Siting a Garden Composter
Perhaps more important than what type of garden composter you choose is where you actually put your garden compost bin. You need it to be somewhere that is beneficial to both the process of making garden compost AND, most importantly, to you.
What to Put Your Garden Composter On?
The key point is that any compost bin should be placed on the ground ideally on bare soil. Your garden soil holds all the micro organisms that will be needed to turn your garden waste into organic compost. The easiest way to ensure they make their way into your heap of organic matter is by letting it touch the soil. If you can face it, clear the ground of weeds or grass before placing your compost bin. If you don’t you may find weeds flourishing inside your bin during the initial stages of filling. Don’t worry though they’ll soon be smothered by the compost heap so this is not a critical job.
Placing the compost heap on bare soil means that as it cools, and decomposition slows, the worms can find their way in. Never put worms on your compost heap yourself. If the heap is too hot they will perish and then you have taken away a garden friend from your soil, with no benefit to the compost bin at all. Worms will find their own way in when the time is right.
If you do not have any bare ground on which to place your garden composter you can of course put it onto concrete or slabs. This will slow things down a little so either use a compost activator or throw a few spades full of soil into the bin at the start. Again do not add worms to the compost bin. Even sited on concrete those worms will miraculously make their way there when the time is right.
Do not site your garden composter on wooden decking unless you really do not mind it becoming damp, stained and likely to eventually rot. Where to Place the Garden Compost Bin?
Obviously your garden is unique to you and so I cannot tell you where your garden composter should be located. But, there are a few things to keep in mind.
* Will the Garden Composter be an eyesore?
* Will the Garden Compost Bin be easy to use – both for filling and emptying?
* Will the Compost Bin be attractive to children or pets?
* What about fruit flies and gnats?
The initial choice is often to locate a garden compost bin as far away as possible from the house. That way you don’t see it (they’re often not the prettiest things to look at). But, are you the kind of person who is keen on traipsing through a muddy field with a bowl of kitchen scraps? If you are all well and good. If however you are likely to lapse in your composting duties if the bin seems too far away, put it somewhere closer to the house. A basic wooden fence blocking your compost bin from view can be an ideal place for some pretty climbers so that even the ugliest bin becomes a garden feature.
Whether you chose to compost all your organic household waste or just your vegetable peelings, make sure you get yourself some way of storing that waste indoors. A plastic bucket with a lid, under the sink makes a convenient holding ground for household organic waste which you haven’t got the time or inclination to dump in the compost bin just yet. There are even crocks designed specifically to hold kitchen scraps. These make composting kitchen waste a lot more attractive and many come with carbon filters which ensure no nasty smells surround the Kitchen Countertop Composter no matter how rarely you make it down to the end of the garden to empty.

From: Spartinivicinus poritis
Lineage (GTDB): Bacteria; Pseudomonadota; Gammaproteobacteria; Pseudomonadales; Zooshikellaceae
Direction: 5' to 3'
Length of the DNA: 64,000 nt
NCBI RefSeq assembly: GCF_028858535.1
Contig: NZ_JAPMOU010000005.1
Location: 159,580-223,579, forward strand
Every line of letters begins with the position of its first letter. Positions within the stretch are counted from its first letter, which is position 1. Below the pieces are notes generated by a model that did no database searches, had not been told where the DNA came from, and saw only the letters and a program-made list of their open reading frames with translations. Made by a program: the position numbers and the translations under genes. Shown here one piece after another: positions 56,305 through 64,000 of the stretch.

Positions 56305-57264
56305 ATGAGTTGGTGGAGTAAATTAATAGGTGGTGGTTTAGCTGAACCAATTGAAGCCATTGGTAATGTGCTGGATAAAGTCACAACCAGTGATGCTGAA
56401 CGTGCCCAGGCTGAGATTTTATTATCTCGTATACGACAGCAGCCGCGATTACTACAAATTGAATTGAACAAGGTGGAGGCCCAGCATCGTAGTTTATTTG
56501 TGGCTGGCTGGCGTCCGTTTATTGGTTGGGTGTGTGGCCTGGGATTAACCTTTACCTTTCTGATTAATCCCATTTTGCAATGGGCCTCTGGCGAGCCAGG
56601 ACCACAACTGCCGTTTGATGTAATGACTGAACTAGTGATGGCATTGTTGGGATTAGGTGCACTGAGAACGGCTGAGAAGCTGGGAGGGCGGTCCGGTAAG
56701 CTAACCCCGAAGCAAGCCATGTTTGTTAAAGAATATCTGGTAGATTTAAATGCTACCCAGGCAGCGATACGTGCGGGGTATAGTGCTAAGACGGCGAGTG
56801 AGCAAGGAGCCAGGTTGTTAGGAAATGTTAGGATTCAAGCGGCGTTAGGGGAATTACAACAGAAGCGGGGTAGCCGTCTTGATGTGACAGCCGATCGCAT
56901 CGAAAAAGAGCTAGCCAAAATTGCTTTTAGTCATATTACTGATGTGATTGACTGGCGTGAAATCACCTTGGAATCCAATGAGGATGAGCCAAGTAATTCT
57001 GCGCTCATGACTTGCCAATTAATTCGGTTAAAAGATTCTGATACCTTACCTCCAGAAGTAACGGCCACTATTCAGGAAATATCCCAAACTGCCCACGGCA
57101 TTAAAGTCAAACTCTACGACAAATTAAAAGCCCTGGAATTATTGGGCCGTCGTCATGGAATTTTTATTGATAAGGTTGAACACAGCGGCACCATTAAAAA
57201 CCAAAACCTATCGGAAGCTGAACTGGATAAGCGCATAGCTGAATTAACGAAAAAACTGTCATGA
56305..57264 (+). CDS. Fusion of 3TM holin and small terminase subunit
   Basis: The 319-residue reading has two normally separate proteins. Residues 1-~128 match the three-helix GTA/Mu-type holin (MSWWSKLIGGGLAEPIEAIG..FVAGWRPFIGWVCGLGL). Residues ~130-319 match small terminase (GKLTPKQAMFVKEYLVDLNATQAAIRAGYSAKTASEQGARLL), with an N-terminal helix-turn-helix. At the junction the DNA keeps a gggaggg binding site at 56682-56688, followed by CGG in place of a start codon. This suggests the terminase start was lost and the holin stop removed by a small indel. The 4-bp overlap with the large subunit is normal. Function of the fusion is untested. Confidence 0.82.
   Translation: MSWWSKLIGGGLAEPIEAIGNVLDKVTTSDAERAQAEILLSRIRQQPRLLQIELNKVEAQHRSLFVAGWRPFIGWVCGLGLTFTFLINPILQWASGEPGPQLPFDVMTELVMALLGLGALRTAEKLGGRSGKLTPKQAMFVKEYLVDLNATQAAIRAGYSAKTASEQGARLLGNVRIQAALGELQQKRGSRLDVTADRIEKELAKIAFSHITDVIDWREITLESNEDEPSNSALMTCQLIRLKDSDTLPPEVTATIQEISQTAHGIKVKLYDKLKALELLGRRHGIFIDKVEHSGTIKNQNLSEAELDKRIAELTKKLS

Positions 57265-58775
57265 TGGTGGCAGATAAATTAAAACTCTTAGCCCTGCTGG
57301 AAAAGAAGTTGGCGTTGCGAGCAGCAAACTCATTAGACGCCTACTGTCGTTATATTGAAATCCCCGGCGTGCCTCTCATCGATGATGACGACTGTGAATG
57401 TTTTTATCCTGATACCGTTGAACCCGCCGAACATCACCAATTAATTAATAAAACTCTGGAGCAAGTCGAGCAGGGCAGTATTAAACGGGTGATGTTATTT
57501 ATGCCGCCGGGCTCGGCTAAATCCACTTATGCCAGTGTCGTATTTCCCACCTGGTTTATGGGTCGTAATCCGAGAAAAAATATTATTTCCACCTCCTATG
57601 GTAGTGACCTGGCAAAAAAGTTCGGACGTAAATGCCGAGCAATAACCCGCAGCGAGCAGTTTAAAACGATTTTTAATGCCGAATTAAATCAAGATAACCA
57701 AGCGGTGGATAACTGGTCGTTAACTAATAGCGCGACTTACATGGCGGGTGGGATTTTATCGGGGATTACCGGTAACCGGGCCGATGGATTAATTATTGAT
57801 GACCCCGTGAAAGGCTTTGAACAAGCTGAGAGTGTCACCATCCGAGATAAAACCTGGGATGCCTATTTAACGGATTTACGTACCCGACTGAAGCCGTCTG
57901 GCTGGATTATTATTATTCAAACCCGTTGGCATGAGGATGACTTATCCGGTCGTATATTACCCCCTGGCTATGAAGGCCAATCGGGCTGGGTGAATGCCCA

In warm climates fruit flies and gnats can be a nuisance, attracted by the moisture and food in a compost bin. If you always try to cover any new kitchen scraps with garden waste such as grass clippings it will help. But, when you lift the lid of your garden compost bin the chances are you will get a face full of gnats during the summer months. If this is a concern to you make sure your compost bin is away from kitchen windows and doors to discourage any insects you disturb heading for the inside of your home.
Though you need that compost bin to be handy to fill, don’t forget about emptying it. If you are likely to want to turn your compost heap make sure there is plenty of room near it, to make the job easy. If all your composted material will be headed for a particular area of the garden, such as the vegetable patch, site your bin there.
Any compost bin which is working well because it is full of variety should not be particularly smelly to you and I. Some animals however have a much more advanced sense of smell, so are likely to be interested in your garden compost bins. I have lived with various dogs and cats, some of whom completely ignore the compost heap and others fixate on that mysterious bin continually. Most garden compost bins you can buy are pet proof. But if you have a particularly robust dog with a compost fixation think about siting it somewhere the dog does not have access to. Open compost bins, such as those homemade from pallets or other wood scraps, should be secured to prevent your pets gaining access. Chicken wire is cheap and easy to fix around the base, while the lid should be too heavy or even better hinged and clasped to prevent any pets getting in.
The main thing is to ensure your compost bin is not a ‘hassle’. Make it easy to use and you will use it more. The more you use it, the more goodness will be returned to your garden and the less waste you will send to landfill.
All to often, a poorly situated garden composter can become a neglected, expensive entity, ignored and forgotten. Composting your kitchen scraps and garden waste is a great thing to do, so do not give yourself any excuses not to continue doing it!
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